Saturday, May 31, 2008

get out much?

It's Saturday night and my husband and I have just returned from a very rare night out without our children Nearly Two and Just Four. So rare that it just may have been a first. Not that he and I don't go out, it's just that we do it As A Family. So, the four of us go out to lunch and the library and the park and the ice cream shop and the occasional museum. On weekdays we do go to work As Adults , but it is no Couples Time. This may come after the kids go to sleep, unless, of course, they are still awake.

All of our time when we are not actually at work is Family Time. We do not have a babysitter at the ready. Somewhat embarrassed to say how long it has been since I've seen a movie on the big screen. We put our children to sleep late, and we like to say it is simply in accordance with their natural circadian rhythms, but more accurately we've groomed them to fall asleep late enough so Working Parents can get in some quantity (quality?) play time at the close of day. Is it just us, or is this a modern day dual career family phenomenon? Actually, no one other than me or my husband has put our children to sleep in 4+ years, except for the one night when I was In Labor.

Even tonight, we rushed home from our Night Out to put Nearly Two and Just Four to bed , late as it was. Once home awash in hugs and cheers, we were surprised to find that they had a great time without us, feasting on fries with Recently Local Grandma. And we had a pretty good time being A Couple, as well. Maybe we'll go out on a date again, in another 4 years...

Friday, May 30, 2008

Taking my kids to work

Ok, obviously with a 3 year old girl and 4 year old boy, I do not take my kids to work for the entire day. However, when granted the opportunity for a brief run-in, I will snatch it up, whether it means 30 minutes in the morning for breakfast in the cafeteria or an hour over lunch. I can't help it--I love having my kids in my hospital workplace!

Truthfully, things never go as I anticipate. I always have this vision of my daughter showcasing her adorable made-up songs and my son making hilarious (though appropriate) jokes, thus bringing all my anecdotes and imitations into a stark and incontrovertible reality for my co-workers. In actuality, my kids have, over the course of several visits, managed to: 1) sit in a corner and pout, 2) scream at each other about who gets to push the wagon, 3) scream at me for not letting them eat a donut they dropped on the MRSA-ridden hospital floor, 4) pull my shirt down so that my bra is fully visible to a half-dozen people, and 5) inform my boss that he (my son) didn't want to be at this "stupid (retirement) party" (okay, maybe that last one was an avoidable error on my part, but they had food there).

Am I crazy? Why do I let myself in for this recurrent exercise in mortification? One thing I underestimated was the fun of seeing the hospital through my kids' eyes. My son's "favorite place" is the...cafeteria. Think about it - donuts, soft serve ice cream, juice, cookies, french fries. How cool is that to a 4 year old?! It's like working at a Luby's. They also think my microscope is one of the neatest things on this earth, and I have essentially no one else in my life who agrees with me on that.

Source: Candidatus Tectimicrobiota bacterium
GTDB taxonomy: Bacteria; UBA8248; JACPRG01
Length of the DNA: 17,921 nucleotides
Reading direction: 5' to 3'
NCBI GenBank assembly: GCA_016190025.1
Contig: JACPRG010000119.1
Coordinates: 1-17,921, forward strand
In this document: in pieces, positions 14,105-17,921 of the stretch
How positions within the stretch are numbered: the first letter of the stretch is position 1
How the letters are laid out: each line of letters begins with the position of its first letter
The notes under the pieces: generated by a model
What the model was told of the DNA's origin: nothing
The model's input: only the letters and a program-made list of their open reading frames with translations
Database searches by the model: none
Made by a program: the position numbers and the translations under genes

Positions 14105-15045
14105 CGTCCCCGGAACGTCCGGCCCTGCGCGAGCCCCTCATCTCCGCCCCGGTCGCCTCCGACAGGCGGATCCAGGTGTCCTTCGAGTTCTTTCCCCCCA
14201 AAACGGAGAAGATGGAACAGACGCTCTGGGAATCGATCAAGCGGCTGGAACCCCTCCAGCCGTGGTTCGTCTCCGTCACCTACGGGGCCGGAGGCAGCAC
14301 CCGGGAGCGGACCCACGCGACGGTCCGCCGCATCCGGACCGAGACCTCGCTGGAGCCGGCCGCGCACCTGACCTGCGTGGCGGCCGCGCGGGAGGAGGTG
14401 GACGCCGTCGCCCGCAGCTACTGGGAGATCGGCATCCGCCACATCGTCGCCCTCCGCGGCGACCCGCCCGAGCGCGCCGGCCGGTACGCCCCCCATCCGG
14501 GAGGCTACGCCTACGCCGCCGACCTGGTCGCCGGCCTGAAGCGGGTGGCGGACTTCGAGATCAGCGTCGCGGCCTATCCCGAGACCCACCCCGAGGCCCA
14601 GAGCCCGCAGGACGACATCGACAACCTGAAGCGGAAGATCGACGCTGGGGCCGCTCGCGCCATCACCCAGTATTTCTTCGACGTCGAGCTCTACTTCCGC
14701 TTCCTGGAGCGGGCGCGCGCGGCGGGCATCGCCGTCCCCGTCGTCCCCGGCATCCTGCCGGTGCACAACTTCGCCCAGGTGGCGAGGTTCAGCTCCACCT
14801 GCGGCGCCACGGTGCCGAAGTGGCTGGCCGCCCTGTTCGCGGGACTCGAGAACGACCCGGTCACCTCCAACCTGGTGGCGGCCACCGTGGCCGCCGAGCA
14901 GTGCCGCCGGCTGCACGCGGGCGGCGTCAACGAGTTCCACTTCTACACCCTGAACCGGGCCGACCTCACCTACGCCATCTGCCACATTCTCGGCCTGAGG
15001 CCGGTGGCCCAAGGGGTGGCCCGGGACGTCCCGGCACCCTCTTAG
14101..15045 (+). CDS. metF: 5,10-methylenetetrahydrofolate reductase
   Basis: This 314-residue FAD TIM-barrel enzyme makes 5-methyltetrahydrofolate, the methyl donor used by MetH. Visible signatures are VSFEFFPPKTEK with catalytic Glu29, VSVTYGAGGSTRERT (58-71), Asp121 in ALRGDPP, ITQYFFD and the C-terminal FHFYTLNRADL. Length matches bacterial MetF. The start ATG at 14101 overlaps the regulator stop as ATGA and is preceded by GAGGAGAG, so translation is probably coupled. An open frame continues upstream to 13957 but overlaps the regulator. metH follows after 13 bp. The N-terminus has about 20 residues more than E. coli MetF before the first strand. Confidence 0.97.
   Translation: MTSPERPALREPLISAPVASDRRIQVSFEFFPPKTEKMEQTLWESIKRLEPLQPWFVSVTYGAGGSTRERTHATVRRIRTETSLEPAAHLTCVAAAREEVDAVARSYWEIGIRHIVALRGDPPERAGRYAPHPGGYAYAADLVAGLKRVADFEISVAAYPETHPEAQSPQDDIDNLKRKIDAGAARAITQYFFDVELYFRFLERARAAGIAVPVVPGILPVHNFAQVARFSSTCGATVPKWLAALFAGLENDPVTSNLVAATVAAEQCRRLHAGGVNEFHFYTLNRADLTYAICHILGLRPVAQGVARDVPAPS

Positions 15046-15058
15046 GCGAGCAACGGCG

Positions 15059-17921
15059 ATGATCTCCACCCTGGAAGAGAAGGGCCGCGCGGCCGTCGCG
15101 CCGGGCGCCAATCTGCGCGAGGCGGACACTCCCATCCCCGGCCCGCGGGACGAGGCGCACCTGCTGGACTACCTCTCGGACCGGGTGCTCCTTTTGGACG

Also, I have this irrepressible desire to merge my work life and family life. I want the people I work with to know my kids, and my kids to know them. I guess the folks at work are getting to know them in a certain way, which at the very least, should garner me sympathy for going home to a veritable nuthouse (or on the flipside, garner criticism for being a mom of two out-of-control hellions). But I don't care. Sooner or later they'll see the whole package, and until they do, they will just have to settle for my imitation of my daughter singing Rihanna:
My umbwelluh - elluh - elluh - eh - eh - eenee my umbwelluh!!

Thursday, May 29, 2008

Vacation Over-Achiever

Like the majority of physicians, I have succeeded because of my ability to multi-task, set my sights high, and accomplish many things in small amounts of time. That combined with my "J" personality type on Myers-Briggs, makes me very capable of filling in the many boxes that define my day. While this makes me very efficient at my job, this doesn't work so well in my personal life.

The luxury of a weekend off is often overshadowed by the multitude of personal boxes to check off- trying to fit in all the things I missed out on working those other weekends- this was highlighted by my last attempt at vacation. In 4 short days ( I treated myself to a vacation day in order to extend Memorial Day for one more glorious day), I managed to plan stay with my parents almost 200 miles away and visit with my brother and sister-in-law and new baby, college friend, and high school Best Friend at beach house- for day out at beach and dinner for just adults- lugging with me dog, husband, and kid with associated luxuries packed into the car.

Although never amnestic to the trauma of childbirth and colicky baby, I always forget the torture of "vacation". Inevitably, the boxes of planned visits slowly got left unchecked as I realize that baby in tow to all of these occasions generally doesn't go off as planned. College friend was soon forgotten; dinner with Best Friend translated to running after our respective children as we tried to catch up on each other's lives- never eating dinner, since the kids wouldn't go to bed; sleep reminiscent of newborn days when the kid won't take a nap, won't sleep in borrowed pack n play- only sleeps lengthwise across my childhood bed kicking me all night.

Life's successes are defined by expectations. While I generally succeed in my professional life,-often because my expectations are that I will escape the house without child clinging his banana smeared hands on my newly pressed pants, I'll get to work relatively on time, check my boxes in a timely fashion and make it home in time to let the nanny go- I almost always fail in my personal life. Maybe because my expectations are those of earlier days when I could balance everything. Maybe because I always forget the take home points of pediatric behavior- you can't make a kid poop, eat or sleep- no matter how hard you try. Maybe my desire to be a "normal" adult is something that is unattainable. I have to learn that while maybe professionally I can do most everything I set my mind to, personally, I can't do it all. And I have to forgive myself for that. And maybe my next vacation means staying at home and doing nothing. I can underachieve once in awhile.